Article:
by publication dates
January 2018 (1)
December 2017 (1)
October 2017 (1)
July 2017 (1)
December 2016 (2)
November 2016 (1)
October 2016 (1)
February 2016 (1)
December 2015 (4)
September 2015 (2)
July 2015 (1)
March 2015 (1)
December 2014 (3)
July 2014 (2)
May 2014 (1)
December 2013 (4)
October 2013 (1)
March 2013 (1)
January 2013 (1)
December 2012 (6)
October 2012 (2)
July 2012 (1)
January 2012 (1)
December 2011 (3)
November 2011 (1)
October 2011 (1)
September 2011 (1)
August 2011 (1)
May 2011 (1)
March 2011 (1)
February 2011 (1)
August 2010 (1)
June 2010 (2)
May 2010 (2)
April 2010 (1)
March 2010 (2)
February 2010 (2)
December 2009 (1)
October 2009 (6)
September 2009 (2)
August 2009 (2)
July 2009 (1)
April 2009 (1)
February 2009 (7)
January 2009 (5)
December 2008 (1)
October 2008 (1)
September 2008 (4)
August 2008 (4)
June 2008 (1)
May 2008 (1)
April 2008 (1)
February 2008 (4)
January 2008 (3)
December 2007 (5)
November 2007 (2)
August 2007 (1)
June 2007 (3)
May 2007 (4)
March 2007 (3)
February 2007 (1)
January 2007 (1)
November 2006 (1)
October 2006 (1)
September 2006 (3)
June 2006 (1)
May 2006 (1)
April 2006 (2)
February 2006 (2)
January 2006 (2)
December 2005 (7)
November 2005 (1)
October 2005 (5)
September 2005 (1)
June 2005 (1)
April 2005 (3)
March 2005 (16)
February 2005 (4)
January 2005 (6)
December 2004 (2)
November 2004 (7)
October 2004 (1)
September 2004 (12)
December 2003 (4)
October 2003 (37)
March 2003 (13)
December 2002 (7)
December 2001 (7)
December 2000 (34)
October 1999 (21)
November 1998 (6)
October 1998 (18)
December 1997 (28)
April 1997 (7)
October 1996 (13)
September 1996 (1)
April 1996 (9)
October 1994 (8)
July 1994 (9)
December 1993 (1)
December 1992 (26)
January 1992 (9)
February 1991 (9)
December 1990 (3)
December 1989 (8)
October 1989 (9)
December 1988 (9)
December 1987 (11)
December 1986 (11)
December 1985 (10)
June 1985 (11)
November 1984 (12)
January 1984 (18)
July 1983 (1)
December 1982 (12)
May 1982 (9)
November 1981 (12)
November 1980 (12)



Ole Thomas Albert, Merete Kvalsund, Tone Vollen

Institute of Marine Research, PO Box 6404, NO-9294, Tromsø, Norway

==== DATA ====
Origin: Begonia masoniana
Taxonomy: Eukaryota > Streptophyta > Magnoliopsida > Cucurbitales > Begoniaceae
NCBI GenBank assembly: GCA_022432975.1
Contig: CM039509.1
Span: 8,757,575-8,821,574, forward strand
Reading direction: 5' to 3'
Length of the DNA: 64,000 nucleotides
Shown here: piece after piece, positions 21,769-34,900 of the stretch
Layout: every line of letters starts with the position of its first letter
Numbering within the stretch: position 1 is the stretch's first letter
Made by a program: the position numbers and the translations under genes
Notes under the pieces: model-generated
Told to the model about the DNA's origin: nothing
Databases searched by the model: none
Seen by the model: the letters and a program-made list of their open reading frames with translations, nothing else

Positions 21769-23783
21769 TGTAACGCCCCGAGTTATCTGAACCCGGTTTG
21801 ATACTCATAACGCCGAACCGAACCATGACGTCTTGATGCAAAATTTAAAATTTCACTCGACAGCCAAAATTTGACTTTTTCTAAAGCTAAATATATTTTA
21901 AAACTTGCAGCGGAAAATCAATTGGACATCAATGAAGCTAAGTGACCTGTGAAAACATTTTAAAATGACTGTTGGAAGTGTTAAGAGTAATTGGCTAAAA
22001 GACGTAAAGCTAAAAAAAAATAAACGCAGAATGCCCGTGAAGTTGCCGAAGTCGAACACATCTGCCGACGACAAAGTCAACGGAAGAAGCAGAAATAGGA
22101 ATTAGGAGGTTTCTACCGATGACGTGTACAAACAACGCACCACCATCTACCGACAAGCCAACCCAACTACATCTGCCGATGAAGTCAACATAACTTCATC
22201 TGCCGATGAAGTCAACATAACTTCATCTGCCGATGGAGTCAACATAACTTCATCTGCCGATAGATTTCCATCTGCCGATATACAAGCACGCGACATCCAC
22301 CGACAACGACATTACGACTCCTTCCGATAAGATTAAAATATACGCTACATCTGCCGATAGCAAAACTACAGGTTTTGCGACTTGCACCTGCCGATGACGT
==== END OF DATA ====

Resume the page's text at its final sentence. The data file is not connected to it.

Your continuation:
E-mail: oleta@imr.no

Arnt-Børre Salberg

Norwegian Computing Center, Post Office Box 114 Blindern, NO-0314 Oslo, Norway

ALBERT, O. T., M. KVALSUND, T. VOLLEN, and A.-B. SALBERG. 2009. Towards Accurate Age Determination of Greenland Halibut. J. Northw. Atl. Fish. Sci., 40: 81-95. doi:10.2960/J.v.40.m659


Based on tag-recapture experiments, this paper shows that previous age determinations of Northeast Atlantic Greenland halibut from whole otolith surfaces greatly underestimates the age of older individuals. It also shows that the mean individual annual growth of adults is slightly below one cm per year. Surface methods are much more effective than other more time-intensive methods, which is an important consideration for use in stock assessment. The paper describes a new surface method that is in accordance with growth increments from tag-recaptures. The method relies on improved protocols relating to storing, imaging, choice of reading axis, and definition of annuli. The definitions of the first two annuli were validated by length frequencies of juveniles. The new reading axis and annuli of older otoliths were validated by tagging experiments involving injection of OTC, a chemical tag that incorporates into the otolith as a visual band marking the otolith size at time of release. With the new method, several measures of otolith size were correlated with age after correcting for fish length. This is expected for an accurate age determination method and was not apparent with the traditional method.

Keywords: age validation, growth, otoliths, OTC, morphometry, tagging, Reinhardtius hippoglossoides



Age determinations of Greenland halibut (Reinhardtius hippoglossoides (Walbaum)), an arcto-boreal deep-water flatfish, have long been considered highly uncertain (ICES, MS 1997; Alpoim et al., MS 2002; Treble and Dwyer, 2008) and recent results indicate a tendency to underestimate the age of older individuals (Gregg et al., 2006; Treble et al., 2008). Some laboratories have therefore ceased to age this species and this has hampered analytical age structured assessments in several regions of the Northeast Atlantic (ICES 2008a, b). Serious concerns have been raised that the annual production estimated with the current age estimates (and typically restricted to a maximum age well below 20 years) is too high (ICES, 2003; Gregg et al., 2006; Cooper et al., 2007; Treble and Dwyer, 2008; and O. T. Thomas, unpublished data). There are many examples from other species where systematic underestimation of age has resulted in failure to realise the stock’s vulnerability to exploitation (Campana, 2001), and for many deep-water species this has led to sudden declines of stocks as well as the fishery that they supported. The question of correct age determination of Greenland halibut is therefore important for development of sustainable management of the fish stocks.